Now if the population distribution were Poisson, one thing you should see is that the population mean and variance should be the same. However, $15 \neq 100$.

or would I require explicit information that the RDI follows a Poisson distribution in order to meaningfully do so?

You have explicit information that the population distribution of counts is not Poisson. It's not a plausible approximation.

Further note that disturbances per hour is not necessarily an integer, since presumably disturbances are counted across a period other than exactly an hour (I presume across the duration of sleep for each individual) and then scaled to 'disturbance per hour' so as to be more comparable. As such you have (differently) scaled counts for each individual and would not expect a count data model to necessarily fit well. You're effectively dealing with rates rather than counts, and so a Poisson would not be expected to fit.

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  • $\begingroup$ Just a note that your initial skepticism of use of the CLT seems off base to me. A sample size of 100 is enough for the sampling distribution of the mean to be nearly normal for all but the most diabolical base distributions. $\endgroup$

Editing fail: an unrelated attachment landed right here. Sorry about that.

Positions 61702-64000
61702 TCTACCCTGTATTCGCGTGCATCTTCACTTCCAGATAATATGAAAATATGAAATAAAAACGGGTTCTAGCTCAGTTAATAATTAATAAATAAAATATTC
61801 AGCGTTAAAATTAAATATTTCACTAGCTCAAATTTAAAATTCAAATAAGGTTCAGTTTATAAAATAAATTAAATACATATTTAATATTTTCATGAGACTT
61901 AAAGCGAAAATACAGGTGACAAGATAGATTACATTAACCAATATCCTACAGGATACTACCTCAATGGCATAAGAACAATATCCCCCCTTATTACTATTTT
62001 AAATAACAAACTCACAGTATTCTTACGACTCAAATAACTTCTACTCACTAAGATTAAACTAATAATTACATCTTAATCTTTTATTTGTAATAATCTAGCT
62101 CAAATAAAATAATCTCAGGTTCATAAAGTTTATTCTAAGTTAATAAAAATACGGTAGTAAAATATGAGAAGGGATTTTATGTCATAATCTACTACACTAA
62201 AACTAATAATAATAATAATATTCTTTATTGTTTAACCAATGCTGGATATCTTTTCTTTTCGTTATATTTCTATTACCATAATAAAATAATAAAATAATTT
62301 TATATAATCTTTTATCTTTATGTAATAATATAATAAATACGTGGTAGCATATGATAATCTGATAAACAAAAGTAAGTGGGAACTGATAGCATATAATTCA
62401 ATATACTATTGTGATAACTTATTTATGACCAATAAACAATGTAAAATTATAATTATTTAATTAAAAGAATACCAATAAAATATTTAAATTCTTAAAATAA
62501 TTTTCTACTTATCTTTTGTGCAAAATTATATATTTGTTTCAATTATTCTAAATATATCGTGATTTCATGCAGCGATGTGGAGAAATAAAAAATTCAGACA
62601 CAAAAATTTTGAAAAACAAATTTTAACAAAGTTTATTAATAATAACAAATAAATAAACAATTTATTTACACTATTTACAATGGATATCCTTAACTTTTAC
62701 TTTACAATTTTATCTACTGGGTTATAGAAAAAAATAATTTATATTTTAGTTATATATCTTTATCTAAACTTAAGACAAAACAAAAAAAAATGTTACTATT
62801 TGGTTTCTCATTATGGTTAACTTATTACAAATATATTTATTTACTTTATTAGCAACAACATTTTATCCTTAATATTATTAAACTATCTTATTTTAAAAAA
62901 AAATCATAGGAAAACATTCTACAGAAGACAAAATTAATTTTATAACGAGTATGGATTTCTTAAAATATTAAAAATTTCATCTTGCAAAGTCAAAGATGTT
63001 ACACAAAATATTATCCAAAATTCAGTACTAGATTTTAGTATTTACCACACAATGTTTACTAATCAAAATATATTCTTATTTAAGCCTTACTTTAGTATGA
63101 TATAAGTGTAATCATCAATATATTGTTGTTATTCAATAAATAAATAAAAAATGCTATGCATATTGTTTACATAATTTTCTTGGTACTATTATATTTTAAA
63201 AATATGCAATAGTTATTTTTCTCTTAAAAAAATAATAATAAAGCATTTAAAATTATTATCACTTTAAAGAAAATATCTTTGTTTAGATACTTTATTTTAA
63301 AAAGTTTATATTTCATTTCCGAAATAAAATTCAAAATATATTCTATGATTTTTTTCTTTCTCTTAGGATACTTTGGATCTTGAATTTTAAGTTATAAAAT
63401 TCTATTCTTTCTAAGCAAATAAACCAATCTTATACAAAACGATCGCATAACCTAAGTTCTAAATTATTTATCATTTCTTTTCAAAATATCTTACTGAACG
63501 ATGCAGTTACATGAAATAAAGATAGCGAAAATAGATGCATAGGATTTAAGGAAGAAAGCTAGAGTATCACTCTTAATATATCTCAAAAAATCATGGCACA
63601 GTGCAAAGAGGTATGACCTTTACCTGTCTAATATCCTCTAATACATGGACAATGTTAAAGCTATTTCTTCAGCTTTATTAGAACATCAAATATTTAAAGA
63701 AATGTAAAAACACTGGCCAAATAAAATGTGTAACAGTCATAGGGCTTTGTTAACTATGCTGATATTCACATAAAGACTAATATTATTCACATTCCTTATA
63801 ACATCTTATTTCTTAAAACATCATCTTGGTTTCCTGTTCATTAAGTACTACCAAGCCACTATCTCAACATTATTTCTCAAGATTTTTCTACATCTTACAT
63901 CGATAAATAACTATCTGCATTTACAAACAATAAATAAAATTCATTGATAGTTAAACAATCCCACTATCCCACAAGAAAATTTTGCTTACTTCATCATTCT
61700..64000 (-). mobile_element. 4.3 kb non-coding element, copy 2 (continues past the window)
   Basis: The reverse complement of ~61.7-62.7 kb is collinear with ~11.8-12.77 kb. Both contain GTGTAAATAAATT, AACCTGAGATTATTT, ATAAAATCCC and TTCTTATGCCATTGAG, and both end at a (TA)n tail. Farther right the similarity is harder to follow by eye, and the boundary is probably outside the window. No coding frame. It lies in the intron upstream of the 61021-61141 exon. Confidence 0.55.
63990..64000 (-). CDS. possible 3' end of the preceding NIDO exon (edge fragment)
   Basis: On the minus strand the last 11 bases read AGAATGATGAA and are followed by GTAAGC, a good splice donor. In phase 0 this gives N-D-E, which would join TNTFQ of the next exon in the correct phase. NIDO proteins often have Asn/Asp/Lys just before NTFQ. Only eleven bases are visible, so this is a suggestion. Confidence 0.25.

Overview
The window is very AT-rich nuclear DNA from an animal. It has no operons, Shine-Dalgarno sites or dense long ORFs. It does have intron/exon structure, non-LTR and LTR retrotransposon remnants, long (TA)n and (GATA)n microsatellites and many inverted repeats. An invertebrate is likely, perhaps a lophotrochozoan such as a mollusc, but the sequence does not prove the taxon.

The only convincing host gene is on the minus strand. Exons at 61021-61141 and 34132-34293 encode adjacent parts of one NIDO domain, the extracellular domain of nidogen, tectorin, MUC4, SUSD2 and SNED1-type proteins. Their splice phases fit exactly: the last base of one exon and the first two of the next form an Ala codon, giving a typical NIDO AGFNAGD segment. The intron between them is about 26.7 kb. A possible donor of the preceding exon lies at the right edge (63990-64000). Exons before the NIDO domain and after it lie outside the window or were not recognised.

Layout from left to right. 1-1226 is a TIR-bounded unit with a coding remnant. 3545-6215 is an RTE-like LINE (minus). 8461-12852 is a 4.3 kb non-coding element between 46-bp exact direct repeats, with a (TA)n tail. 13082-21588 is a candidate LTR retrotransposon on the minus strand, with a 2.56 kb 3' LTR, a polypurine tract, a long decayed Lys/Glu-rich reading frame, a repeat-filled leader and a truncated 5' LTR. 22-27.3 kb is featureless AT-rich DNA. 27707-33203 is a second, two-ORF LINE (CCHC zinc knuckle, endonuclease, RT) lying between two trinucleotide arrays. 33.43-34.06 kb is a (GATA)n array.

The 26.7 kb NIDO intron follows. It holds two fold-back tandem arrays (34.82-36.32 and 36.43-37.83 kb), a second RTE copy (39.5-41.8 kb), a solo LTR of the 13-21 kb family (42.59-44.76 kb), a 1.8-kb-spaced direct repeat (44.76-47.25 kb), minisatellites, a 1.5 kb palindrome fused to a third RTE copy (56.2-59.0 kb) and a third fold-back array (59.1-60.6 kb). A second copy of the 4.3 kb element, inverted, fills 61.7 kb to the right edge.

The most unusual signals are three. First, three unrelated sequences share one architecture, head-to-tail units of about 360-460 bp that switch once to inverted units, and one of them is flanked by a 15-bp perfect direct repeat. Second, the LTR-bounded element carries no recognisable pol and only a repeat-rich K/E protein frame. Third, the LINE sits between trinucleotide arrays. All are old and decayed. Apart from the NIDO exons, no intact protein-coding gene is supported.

– goodepic
    Jan 12, 2015 at 3:49
  • $\begingroup$ @goodepic I think such skepticism may not have been intended by the question writer, though at least they only demanded an approximate "best guess" answer, which is an acknowledgement of some of the issues involved. Suppose the population of interest is a mixture divided into a majority who on average will record low scores and a minority with sleep disorders whose distribution is over much higher scores. Depending on the composition of mixture and severity of disorder (as measured by RDI) the distribution could be quite nasty. $\endgroup$
    – Silverfish
    Jan 12, 2015 at 4:30
  • $\begingroup$ goodepic -- your lack of skepticism seems off base to me (and the CLT itself only refers to the limit as sample sizes goes to infinity). A sample size of 100 is not adequate to use a normal approximation in many very real situations to which the CLT nevertheless applies. I deal with situations where sample sizes in the thousands are not sufficient. $\endgroup$
    – Glen_b
    Jan 12, 2015 at 4:43
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    $\begingroup$ You might like to consider what happens with a population where there are two (previously unidentified) sub-populations, the first with a tight concentration of rates just below 14 (~99% of the population) and a small subgroup (the remaining ~1%) with a tight distribution of rates a little above 114. If you sample from that population you'll match the conditions of the problem (population mean~15, sd~10), and the normal approximation to the mean will be very misleading. Such mixtures occur frequently enough that you should be wary of them unless you know they cannot be present. $\endgroup$
    – Glen_b
    Jan 12, 2015 at 4:49